The 18 March 2018 I had an opportunity to take many photos of a flock of 1500 Common Eiders feeding at Cape Spear, Newfoundland. Borealis is the common wintering subspecies of Common Eider wintering in Newfoundland. It was only in recent years that I realized borealis was on the rare side in Nova Scotia, New Brunswick and the New England States. The more southern subspecies dresseri makes up the eider populations in these parts. The segregation of these two populations over time has resulted in two recognizable forms. Dresseri nests in the Gulf of St. Lawrence, Quebec, New Brunswick, Nova Scotia and Maine. Borealis is the Common Eider nesting in the eastern Arctic. Common Eiders breeding along the coast of Labrador need more careful study. The break, and merging of features is thought to occur mid way along the length of the coast of Labrador. It is possible that Canadian Wildlife Service personal who have banded eiders on nesting islands along the coast of Labrador have insight on the zone of dresseri vs borealis. The reality is we do not really know.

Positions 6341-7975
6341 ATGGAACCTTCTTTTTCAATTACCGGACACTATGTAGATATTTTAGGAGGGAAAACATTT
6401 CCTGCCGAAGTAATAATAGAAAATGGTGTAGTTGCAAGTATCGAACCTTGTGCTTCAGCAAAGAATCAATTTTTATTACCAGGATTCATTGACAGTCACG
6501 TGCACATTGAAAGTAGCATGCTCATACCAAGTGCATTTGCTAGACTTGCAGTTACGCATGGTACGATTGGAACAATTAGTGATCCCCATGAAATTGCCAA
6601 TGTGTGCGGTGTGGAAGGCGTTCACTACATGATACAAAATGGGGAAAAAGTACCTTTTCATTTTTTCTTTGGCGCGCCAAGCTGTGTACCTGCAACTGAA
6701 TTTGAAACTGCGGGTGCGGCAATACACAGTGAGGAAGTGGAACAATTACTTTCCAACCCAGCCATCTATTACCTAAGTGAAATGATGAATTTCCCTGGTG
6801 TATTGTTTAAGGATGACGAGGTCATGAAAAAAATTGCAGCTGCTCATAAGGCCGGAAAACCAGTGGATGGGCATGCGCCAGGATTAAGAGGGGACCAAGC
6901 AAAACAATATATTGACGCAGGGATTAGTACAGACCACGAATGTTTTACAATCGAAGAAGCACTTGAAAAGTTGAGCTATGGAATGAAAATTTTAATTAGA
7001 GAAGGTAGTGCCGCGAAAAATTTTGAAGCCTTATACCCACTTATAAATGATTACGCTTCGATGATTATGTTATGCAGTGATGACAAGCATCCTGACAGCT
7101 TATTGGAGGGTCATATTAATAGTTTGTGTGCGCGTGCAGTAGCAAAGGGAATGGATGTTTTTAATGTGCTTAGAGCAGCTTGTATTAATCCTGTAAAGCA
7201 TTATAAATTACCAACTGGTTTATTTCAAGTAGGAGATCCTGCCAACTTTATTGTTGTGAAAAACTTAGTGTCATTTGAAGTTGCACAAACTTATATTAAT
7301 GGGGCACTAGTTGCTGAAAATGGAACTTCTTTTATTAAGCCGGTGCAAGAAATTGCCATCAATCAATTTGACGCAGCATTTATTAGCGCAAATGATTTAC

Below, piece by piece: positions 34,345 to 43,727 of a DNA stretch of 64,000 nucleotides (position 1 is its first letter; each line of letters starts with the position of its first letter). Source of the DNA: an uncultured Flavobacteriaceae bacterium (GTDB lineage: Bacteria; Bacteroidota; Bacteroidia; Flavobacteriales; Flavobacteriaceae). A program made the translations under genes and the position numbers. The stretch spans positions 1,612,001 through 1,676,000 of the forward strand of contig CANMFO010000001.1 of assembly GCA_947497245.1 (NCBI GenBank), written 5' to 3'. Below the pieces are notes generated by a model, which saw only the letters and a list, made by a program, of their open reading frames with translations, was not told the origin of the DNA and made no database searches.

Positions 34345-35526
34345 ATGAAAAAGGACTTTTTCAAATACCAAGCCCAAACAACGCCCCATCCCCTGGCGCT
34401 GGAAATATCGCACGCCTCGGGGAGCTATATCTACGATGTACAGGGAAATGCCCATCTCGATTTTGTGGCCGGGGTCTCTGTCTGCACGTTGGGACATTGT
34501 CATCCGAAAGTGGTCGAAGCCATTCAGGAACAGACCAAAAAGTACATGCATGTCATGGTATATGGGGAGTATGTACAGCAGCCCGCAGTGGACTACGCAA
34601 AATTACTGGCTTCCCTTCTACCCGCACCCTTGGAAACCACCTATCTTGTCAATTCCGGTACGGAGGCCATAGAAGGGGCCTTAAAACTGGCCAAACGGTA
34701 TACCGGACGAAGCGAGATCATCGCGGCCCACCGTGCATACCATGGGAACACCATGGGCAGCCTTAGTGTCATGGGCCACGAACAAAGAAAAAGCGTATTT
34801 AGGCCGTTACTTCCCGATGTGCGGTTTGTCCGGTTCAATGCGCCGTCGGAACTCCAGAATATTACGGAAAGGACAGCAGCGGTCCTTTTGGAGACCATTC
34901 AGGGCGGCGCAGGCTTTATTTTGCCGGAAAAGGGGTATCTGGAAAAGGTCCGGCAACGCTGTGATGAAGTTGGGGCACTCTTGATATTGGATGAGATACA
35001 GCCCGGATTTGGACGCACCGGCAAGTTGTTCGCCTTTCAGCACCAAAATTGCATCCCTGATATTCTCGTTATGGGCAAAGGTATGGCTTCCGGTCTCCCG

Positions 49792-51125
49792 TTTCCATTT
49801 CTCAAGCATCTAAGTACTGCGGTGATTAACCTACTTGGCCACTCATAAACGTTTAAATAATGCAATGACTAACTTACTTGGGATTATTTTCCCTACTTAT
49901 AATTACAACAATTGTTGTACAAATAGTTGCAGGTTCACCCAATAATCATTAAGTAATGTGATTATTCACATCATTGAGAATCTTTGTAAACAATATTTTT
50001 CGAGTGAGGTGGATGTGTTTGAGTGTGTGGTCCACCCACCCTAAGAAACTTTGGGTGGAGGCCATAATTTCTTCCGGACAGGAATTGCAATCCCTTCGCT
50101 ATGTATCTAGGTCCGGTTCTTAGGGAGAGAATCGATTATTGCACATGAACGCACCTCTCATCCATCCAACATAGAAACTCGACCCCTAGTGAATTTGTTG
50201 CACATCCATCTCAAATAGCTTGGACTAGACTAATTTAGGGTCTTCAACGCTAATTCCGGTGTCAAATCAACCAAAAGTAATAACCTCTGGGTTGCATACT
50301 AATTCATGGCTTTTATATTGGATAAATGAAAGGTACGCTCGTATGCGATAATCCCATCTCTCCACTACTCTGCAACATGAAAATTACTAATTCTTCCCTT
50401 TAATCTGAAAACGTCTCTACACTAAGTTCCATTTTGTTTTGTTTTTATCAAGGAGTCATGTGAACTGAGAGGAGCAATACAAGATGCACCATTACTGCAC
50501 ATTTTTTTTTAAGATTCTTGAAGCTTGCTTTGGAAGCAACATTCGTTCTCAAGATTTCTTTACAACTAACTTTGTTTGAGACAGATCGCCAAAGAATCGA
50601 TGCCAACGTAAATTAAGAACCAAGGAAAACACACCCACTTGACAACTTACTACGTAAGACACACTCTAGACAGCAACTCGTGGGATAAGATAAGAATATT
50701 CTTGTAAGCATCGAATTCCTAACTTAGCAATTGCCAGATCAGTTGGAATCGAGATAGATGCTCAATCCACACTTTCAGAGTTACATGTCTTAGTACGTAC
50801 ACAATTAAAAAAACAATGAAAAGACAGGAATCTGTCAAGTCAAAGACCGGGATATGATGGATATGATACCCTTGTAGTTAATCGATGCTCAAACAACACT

On the Avalon Peninsula, Newfoundland large numbers of borealis over winter. Up to 1% of the adult drakes can be identified as dresseri. There are others that seem to be in betweeners and may represent birds from the merging zone on the Labrador coast.
This blog posting is intended to show run of the mill borealis eiders, males and females plus some dresseri.
THE DRAKES - Borealis
Borealis Common Eider drakes are relatively easy to differentiate from dresseri. As you look through these photos note 1) the nearly banana-yellow bill, 2) the short and pointed frontal lobe projections of the bill into the forehead 3) the complete lack of any green wash below the black cap.
THE DRAKES - Dresseri
Classic dresseri stick out like sore thumbs among the borealis. There is a serious business going on in that 'nose'. The frontal lobe broadens out to a rounded dull green intrusion far up into the forehead. Equally distinct for this subspecies when you look a little closer is the green wash along the bottom border of the black cap. Check with the borealis photos and see this area is always white with them.
THE HENS - Borealis
The separation of female Common Eiders down to subspecies levels is a new world. All I know is that borealis come in a range of colours from ashy-gray (<2%) to a rich reddish-brown. I am unaware of what use if any the shape of the frontal lobes of of females will be. Photo sharing among those from the Maritimes and Newfoundland could help smooth out the way to the answer .
Note the gray bill and different head shape and the richness of plumage of the classy adult female King Eider in this picture.